IN THE NAME OF THE FATHER by Mark Ribowsky

IN THE NAME OF THE FATHER

Family, Football, and the Manning Dynasty
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KIRKUS REVIEW

An in-depth look at American football royalty.

The Manning quarterbacking family has figured prominently in the nation’s football landscape for nearly 50 years. In his latest book, veteran biographer Ribowsky (Hank: The Short Life and Long Country Road of Hank Williams, 2016, etc.) chronicles the careers of father Archie and sons Peyton and Eli. The author draws interesting comparisons between the obsessive, publicity-hungry Peyton and the quiet, phlegmatic Eli. Whereas the former has superior statistics and will be a first-ballot Hall of Famer, the latter has just as many Super Bowl wins (two) and a reputation as a better performer in the clutch. Ribowsky also illustrates how Archie, whose father committed suicide, made a point to be more invested in the lives of his children. Unfortunately, in telling this family history through the conduit of the American South and race, the author never misses an opportunity to take cheap shots at the protagonists. Thus he accuses Archie of “racism acceptance,” adding that while there is no evidence that the Mannings of Drew, Mississippi (where Archie grew up), joined the Ku Klux Klan, “neither is there any reason to believe they opposed” it. Ribowsky also wields his acerbic pen against Manning contemporaries: Atlanta Falcons quarterback Matt Ryan is a “choker,” while the decision of University of Florida star Danny Wuerffel to decline a spot on Playboy’s All-America team was nothing but “self-serving treacle.” Moreover, the author’s put-downs are compounded by numerous errors. Texas Western won the NCAA men’s basketball championship in 1966, not 1965. Ryan Zimmerman plays for the Washington Nationals, not the Philadelphia Phillies. The assassination of Martin Luther King Jr. occurred before that of Robert F. Kennedy, not after. When President Barack Obama called Peyton following the latter’s loss in the Super Bowl, Obama was in office for more than a year, not “weeks into his first term.”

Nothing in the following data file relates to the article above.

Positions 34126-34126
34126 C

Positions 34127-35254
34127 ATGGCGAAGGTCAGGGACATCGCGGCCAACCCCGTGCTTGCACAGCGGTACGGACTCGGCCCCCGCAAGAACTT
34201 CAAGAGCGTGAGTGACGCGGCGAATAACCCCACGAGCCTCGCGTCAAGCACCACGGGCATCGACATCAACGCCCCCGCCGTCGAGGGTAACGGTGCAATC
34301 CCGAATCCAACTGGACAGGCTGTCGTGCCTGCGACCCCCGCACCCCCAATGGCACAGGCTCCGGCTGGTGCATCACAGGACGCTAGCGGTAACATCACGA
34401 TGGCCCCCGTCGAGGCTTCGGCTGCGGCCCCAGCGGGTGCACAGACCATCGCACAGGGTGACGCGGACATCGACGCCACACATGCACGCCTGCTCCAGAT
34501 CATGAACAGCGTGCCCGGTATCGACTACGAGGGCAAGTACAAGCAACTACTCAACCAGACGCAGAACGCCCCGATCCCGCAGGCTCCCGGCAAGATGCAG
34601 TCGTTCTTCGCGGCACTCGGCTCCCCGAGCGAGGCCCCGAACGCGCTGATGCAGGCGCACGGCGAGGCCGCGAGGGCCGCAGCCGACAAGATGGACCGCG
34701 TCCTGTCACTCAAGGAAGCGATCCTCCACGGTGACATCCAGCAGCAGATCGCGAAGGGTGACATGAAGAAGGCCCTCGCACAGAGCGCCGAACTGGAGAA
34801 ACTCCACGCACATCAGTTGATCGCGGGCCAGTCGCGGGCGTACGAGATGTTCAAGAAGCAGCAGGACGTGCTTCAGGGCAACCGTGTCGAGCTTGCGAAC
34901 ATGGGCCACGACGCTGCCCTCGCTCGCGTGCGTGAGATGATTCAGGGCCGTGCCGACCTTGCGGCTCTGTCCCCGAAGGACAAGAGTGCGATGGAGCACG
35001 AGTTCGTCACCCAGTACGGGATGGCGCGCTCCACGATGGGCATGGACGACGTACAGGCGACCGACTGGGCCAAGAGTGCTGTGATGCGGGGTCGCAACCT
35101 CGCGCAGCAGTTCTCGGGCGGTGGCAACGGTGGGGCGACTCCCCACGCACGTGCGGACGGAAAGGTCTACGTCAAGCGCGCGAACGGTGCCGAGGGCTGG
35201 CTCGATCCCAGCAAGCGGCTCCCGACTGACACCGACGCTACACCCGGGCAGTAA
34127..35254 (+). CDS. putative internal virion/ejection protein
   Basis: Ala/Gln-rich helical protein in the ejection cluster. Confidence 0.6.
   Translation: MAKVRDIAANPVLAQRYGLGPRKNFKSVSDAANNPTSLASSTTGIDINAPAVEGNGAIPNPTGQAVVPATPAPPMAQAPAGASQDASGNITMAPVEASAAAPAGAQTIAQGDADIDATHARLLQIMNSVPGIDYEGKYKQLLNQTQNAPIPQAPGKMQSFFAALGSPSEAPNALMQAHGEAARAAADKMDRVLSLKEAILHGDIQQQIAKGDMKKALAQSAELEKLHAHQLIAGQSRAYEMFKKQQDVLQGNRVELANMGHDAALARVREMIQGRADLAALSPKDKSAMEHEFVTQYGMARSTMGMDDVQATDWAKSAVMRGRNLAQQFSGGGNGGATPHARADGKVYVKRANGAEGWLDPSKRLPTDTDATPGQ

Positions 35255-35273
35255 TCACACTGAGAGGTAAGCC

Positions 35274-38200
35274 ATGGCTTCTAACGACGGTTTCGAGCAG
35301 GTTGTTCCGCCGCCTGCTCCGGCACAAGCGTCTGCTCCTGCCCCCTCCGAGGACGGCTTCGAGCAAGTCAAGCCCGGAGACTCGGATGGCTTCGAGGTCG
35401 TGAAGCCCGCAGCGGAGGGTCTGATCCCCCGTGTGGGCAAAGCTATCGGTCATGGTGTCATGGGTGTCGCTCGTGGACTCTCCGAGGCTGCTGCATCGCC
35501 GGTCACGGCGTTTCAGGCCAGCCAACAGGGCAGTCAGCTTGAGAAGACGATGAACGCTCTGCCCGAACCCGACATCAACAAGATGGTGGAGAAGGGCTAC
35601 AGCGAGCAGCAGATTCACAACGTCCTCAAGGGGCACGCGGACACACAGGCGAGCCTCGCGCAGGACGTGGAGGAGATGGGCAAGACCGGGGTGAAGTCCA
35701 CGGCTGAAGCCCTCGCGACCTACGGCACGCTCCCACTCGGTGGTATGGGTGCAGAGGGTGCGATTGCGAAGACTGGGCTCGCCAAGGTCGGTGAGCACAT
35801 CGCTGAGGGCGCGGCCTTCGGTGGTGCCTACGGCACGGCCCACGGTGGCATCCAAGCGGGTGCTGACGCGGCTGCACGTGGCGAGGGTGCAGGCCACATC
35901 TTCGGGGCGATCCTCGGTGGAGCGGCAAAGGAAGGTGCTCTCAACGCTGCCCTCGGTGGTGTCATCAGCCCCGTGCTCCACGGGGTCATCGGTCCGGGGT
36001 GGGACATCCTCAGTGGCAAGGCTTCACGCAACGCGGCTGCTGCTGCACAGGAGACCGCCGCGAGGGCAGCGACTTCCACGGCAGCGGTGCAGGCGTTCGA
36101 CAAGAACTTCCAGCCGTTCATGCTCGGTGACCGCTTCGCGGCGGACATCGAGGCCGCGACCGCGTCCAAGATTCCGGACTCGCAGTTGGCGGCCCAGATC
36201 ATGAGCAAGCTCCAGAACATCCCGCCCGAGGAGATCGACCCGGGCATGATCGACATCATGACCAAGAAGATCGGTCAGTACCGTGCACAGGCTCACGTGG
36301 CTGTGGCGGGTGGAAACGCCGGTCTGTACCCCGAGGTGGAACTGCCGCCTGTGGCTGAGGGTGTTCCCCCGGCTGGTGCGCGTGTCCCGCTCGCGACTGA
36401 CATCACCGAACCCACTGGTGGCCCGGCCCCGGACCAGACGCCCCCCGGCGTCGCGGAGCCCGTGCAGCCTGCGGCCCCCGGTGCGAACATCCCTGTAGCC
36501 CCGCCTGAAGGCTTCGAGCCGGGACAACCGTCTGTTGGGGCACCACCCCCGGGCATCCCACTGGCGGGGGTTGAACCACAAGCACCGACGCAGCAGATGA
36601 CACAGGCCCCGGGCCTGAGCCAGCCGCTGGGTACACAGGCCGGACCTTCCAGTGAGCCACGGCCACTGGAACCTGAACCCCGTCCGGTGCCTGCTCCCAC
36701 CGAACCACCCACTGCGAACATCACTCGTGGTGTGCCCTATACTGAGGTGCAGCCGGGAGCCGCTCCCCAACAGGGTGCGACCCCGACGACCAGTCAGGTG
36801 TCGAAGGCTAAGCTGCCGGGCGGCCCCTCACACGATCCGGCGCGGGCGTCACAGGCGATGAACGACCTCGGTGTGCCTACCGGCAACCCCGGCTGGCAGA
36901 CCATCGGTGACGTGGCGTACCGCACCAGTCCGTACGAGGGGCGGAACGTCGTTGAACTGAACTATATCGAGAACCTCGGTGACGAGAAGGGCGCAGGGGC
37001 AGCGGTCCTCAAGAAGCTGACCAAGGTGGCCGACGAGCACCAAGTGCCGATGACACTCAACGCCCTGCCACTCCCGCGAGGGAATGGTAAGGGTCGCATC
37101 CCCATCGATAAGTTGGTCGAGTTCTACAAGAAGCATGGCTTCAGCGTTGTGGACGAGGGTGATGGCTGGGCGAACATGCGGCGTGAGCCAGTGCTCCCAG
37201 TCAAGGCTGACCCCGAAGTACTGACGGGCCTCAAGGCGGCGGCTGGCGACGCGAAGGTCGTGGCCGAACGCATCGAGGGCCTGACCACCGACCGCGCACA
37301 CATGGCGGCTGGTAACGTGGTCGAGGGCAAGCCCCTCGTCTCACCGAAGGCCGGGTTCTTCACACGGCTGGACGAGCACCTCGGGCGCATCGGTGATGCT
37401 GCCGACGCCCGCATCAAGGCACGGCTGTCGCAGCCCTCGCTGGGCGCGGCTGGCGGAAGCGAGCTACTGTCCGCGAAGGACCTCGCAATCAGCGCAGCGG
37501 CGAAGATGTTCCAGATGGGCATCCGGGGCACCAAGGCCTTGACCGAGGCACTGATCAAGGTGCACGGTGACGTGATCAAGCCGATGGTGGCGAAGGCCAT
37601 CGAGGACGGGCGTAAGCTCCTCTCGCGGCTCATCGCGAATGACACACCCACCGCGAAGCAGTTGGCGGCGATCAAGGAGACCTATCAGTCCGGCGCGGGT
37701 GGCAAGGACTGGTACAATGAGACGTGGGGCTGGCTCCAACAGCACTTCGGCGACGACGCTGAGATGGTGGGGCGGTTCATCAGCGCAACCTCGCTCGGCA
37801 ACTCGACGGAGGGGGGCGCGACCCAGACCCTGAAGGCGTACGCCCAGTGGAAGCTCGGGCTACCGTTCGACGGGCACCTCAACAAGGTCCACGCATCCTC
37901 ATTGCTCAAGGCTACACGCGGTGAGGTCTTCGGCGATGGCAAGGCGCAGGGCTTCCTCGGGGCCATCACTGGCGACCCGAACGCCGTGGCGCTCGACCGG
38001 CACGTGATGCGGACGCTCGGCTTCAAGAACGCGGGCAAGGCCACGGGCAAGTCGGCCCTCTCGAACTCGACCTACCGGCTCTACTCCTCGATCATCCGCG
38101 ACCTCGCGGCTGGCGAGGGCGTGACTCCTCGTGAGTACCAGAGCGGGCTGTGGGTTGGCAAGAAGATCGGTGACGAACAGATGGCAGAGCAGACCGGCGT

The book has its moments, but not enough to overcome Ribowsky’s flubs and irksome penchant for mockery.

Pub Date: Aug. 7th, 2018
ISBN: 978-1-63149-309-6
Page count: 448pp
Publisher: Liveright/Norton
Review Posted Online:
Kirkus Reviews Issue: May 1st, 2018




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